The Canadian Commission on Democratic Expression, a body tasked with developing policy options that address the harmful impacts of digital technologies on Canada’s democratic institutions and public life, is working towards making a formal recommendation to the Government of Canada in the spring of 2021.
Canadian Commission on Democratic Expression is the initiative of an independent non-profit think-tank, the Public Policy Forum, which was launched in May this year. Each year for three years, the project will bring together a group of eminent Canadians to tackle political disinformation, hate speech and targeted discrimination and misinformation. The project is funded by Heritage Canada.
The 2020-21 commission, which will conclude its work in March 2021, is composed of academics and legal experts, including a former Chief Justice of Canada.
Striking a balance
One of the Commissioners, journalist, NCM Collective member and human rights advocate Amira Elghawaby, says that in a broader process, Canadians are being engaged through citizen engagement.
“There are meetings being held with Canadians across Canada to talk online due to pandemic, but these things are happening in order to hear from communities and understand further what is the impact of proliferation of hate,” she says.
Elghawaby believes that social media platforms should be brought under significant regulation and could be held accountable for whatever hate is shared and consumed on their platforms, but the Commission is still exploring the issues and has not made any conclusions.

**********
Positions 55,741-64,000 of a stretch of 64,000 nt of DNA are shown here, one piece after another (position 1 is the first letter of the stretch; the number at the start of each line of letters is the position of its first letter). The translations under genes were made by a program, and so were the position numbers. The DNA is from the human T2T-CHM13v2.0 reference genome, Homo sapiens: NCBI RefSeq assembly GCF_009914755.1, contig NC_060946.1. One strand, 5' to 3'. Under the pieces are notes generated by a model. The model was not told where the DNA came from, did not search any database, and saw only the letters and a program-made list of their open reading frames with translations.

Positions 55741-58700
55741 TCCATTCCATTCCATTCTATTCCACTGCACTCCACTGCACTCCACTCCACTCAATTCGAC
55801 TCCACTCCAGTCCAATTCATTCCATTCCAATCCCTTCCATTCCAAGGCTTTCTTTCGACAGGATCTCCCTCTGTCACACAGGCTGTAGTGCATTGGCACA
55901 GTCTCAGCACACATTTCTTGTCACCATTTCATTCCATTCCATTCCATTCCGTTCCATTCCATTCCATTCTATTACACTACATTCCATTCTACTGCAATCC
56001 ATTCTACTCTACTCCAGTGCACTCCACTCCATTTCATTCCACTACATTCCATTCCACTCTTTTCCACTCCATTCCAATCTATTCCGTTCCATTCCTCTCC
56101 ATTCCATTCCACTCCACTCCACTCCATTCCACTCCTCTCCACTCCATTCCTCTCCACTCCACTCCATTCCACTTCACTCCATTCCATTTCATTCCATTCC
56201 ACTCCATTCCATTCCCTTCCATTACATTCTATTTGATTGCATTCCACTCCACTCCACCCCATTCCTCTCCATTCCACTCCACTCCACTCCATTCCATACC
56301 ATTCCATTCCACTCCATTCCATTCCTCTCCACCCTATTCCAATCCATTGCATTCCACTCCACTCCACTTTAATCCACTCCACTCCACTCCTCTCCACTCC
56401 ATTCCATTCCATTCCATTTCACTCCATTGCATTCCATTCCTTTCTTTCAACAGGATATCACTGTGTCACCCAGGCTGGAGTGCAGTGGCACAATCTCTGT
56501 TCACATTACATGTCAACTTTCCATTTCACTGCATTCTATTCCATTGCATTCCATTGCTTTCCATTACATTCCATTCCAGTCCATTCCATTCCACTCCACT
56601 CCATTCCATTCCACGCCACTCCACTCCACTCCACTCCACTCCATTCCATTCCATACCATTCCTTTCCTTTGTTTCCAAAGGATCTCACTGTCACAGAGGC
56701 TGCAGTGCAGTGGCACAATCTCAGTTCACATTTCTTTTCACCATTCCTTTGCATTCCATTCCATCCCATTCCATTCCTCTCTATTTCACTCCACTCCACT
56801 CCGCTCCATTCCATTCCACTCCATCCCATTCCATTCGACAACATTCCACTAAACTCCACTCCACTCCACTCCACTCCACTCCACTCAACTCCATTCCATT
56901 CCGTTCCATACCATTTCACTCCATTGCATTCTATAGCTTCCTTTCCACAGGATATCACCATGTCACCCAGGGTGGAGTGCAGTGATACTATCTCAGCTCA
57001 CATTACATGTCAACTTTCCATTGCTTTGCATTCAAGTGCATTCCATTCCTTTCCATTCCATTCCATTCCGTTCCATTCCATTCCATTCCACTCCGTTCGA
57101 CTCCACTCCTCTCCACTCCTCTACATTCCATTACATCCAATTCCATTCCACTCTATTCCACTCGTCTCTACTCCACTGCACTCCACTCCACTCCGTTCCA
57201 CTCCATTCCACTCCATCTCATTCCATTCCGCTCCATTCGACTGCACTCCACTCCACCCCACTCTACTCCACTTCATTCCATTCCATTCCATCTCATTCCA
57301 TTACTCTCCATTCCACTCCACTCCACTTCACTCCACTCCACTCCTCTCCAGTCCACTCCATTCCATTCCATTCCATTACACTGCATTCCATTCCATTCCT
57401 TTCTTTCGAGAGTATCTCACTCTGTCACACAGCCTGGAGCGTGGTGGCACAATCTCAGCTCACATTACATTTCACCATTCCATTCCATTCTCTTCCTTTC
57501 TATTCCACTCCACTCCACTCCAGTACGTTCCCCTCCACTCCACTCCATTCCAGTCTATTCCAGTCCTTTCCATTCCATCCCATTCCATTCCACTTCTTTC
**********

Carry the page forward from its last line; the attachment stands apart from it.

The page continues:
“From my perspective, these social media companies should be accountable,” she says. “We need standards around how quickly these platforms remove hateful content.”
Ever since a hate speech provision was removed from the Canadian Human Rights Act (section 13) by the Conservative government in 2013 on the grounds that it was too restrictive, there has been a need for a replacement clause, and that need is becoming ever more urgent with growth in online communication via social media.
Elghawaby says that the concerns around free speech are legitimate, so the key will be to balance this consideration with the real harm that hate on social media can cause.
“Like any publication that can be held accountable, like any communication by the television standards or communication standards, newspapers, are held accountable. So, in the same way social media platforms should be held accountable,” she adds.
Bernie M. Farber, Chair of the Canadian Anti-Hate Network, expects social media companies to act like good corporate citizens and not permit their platforms to be used by haters for recruitment, radicalization, and the spreading of hate.
Sadly, this has not happened, he says, so it’s up to the Government to enact regulations that will have severe penalties attached to them.
“If they are unable to self-regulate, fines must be in the millions of dollars when it comes to large ISPs [internet service providers] and social media platforms like Facebook and Twitter if there is any hope to curtail the spread of this poison,” Farber suggests.